Adam: So it all started coming together?

Ed: Yeah.

Adam: And was that a fun time? Was that a hopefully time or were you all just dragged down by, did you just think: “Listen, maybe we shouldn’t be doing this?”?

Ed: Not really, it wasn’t fun. I mean, the thing that was always there was when we were touring “Pablo Honey” with these songs that Thom had written, we knew that they were very special , you know, cause we were playing a lot of them live. We must’ve been mid-20s so you know you want to things in a certain way, you know you want to, but you don’t have the confidence to see it through. So, for instance, when we first went to the studio [for “The Bends”], it was the last time the record company really told us what to do, at EMI. They said: “We want you to record these five songs upfront, we think they might be potential singles.”. So there was “Just” and there was “Sulk” and it was disastrous, cause it put all this pressure on us to get it right. You don’t enter a recording session like that, you enter it like, you just do it, you know, it pans out, it evolves naturally. But we weren’t in the position to say “No, we’re not going to do that”, so it was a bit fraught. What happened was that we had about 6-7 weeks in the studio in London and, we didn’t abort the sessions, but we thought “Right, what we need to do is get out on the road” and we went out on the road and basically played all these songs live, came back in and did them live, most of them live, in about three weeks at The Manor, a studio outside Oxford. And I guess it was just very, very lucky. We kept on doing, we kept on going and that was the key.

Adam: Yeah, keep your head down. We’re gonna skip ahead, musically, to “OK Computer” , one of the b-sides that came out for, I think, “Karma Police”. That was an album that, obviously, meant a lot to a huge amount of people, continues to mean a lot to an awful lot of people, that’s when I met my wife, that year, 1997. It was so intense, there was so much good music around and when that album came out and every one of those tracks spoke to me. And then there was this instrumental on the “Karma Police” single and I thought “Wow, this is the weirdest thing I’ve ever heard!”. I’ve found out since that you’re responsible for it, it was “Meeting in the Aisle”. Am I right in saying that that’s the only instrumental Radiohead have ever done?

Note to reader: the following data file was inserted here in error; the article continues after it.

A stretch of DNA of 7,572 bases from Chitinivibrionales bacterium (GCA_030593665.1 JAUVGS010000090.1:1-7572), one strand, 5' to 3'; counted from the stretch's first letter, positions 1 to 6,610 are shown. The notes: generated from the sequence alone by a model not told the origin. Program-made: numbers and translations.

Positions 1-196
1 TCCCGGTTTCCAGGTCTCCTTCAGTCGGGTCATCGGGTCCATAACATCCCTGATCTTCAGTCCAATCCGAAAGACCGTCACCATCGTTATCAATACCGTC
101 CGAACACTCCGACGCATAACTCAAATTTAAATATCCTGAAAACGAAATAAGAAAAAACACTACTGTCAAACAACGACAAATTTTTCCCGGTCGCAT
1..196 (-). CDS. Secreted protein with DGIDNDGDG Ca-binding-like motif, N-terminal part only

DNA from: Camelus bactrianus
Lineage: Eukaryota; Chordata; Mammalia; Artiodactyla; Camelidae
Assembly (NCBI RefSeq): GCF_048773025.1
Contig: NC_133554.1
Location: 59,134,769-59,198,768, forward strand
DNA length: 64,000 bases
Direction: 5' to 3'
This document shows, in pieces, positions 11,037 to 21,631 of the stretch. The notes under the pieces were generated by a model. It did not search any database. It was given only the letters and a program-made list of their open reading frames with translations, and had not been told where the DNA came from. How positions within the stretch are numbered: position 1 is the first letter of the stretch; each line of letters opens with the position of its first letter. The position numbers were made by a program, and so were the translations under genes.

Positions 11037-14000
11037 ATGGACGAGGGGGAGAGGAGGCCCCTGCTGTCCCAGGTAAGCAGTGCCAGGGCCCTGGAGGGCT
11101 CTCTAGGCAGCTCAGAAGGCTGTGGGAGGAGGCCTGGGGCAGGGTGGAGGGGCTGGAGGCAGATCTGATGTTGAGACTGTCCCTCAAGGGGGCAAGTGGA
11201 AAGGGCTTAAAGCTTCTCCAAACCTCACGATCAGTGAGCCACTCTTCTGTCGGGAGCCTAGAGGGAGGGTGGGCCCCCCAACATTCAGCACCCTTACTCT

Ed: Yeah, I think it’s the only instrumental. I mean, I’m only responsible for coming up with the original riff, the music, but I wasn’t responsible for the production of the track. Nigel and, you know, we all worked on that. I think that came out of St Catherine’s Court, Jane Seymour. Late at night, you know, fooling around with my pedals as usual and then up with this riff and sampled it. Sam and Henry, who are basically Zero 7, they did the drum programming on that. I like this track cause it conveys that feeling of what it was like around that time, there’s a whole element of, you are almost in like a trance just doing this stuff, you are going through this bubble. “OK Computer” was amazing, but it was sort of the same, the eye of the storm was getting bigger and bigger and bigger. It was a magic time, don’t get me wrong. For me, this always sums up this – what’s the word? – progression, movement and being quite spaced out. Naturally.

Adam: This is “Meeting in the Aisle”.


Adam: That’s “Meeting People [sic] in the Aisle” from Radiohead, there. My guest is Ed O’Brien from the band. Let me take you back to the time, if you don’t mind. I’m thinking of the documentary “Meeting People is Easy”, directed by Grant Gee. That is basically painting a picture of band around the “OK Computer” touring time. And you look as if you are under a lot of pressure. Both sort of external pressure from critics and things, becoming successful, and also sort of internal pressure about how to actually deal with that. Do you think, when you see that film – and I don’t know if you’ve seen it since – do you think it was sort of exaggerated, the feeling of claustrophobia and imminent implosion or was that a fairly accurate portrait?

Ed: It was very accurate when Grant was out there with us. And he happened to –I mean, I don’t know what it was – but he happened to be around the moments when it all got a little hairy. I mean, there were lighter moments, you know. The Japanese stuff was followed by a glorious tour of Australia. But it was just one of those things, it was growing pains. I think we wanted to be in that situation, but we weren’t very good at handling it. We were basically collectively quite shy, individually we were quite shy. We weren’t very well prepared for it. But it was all good.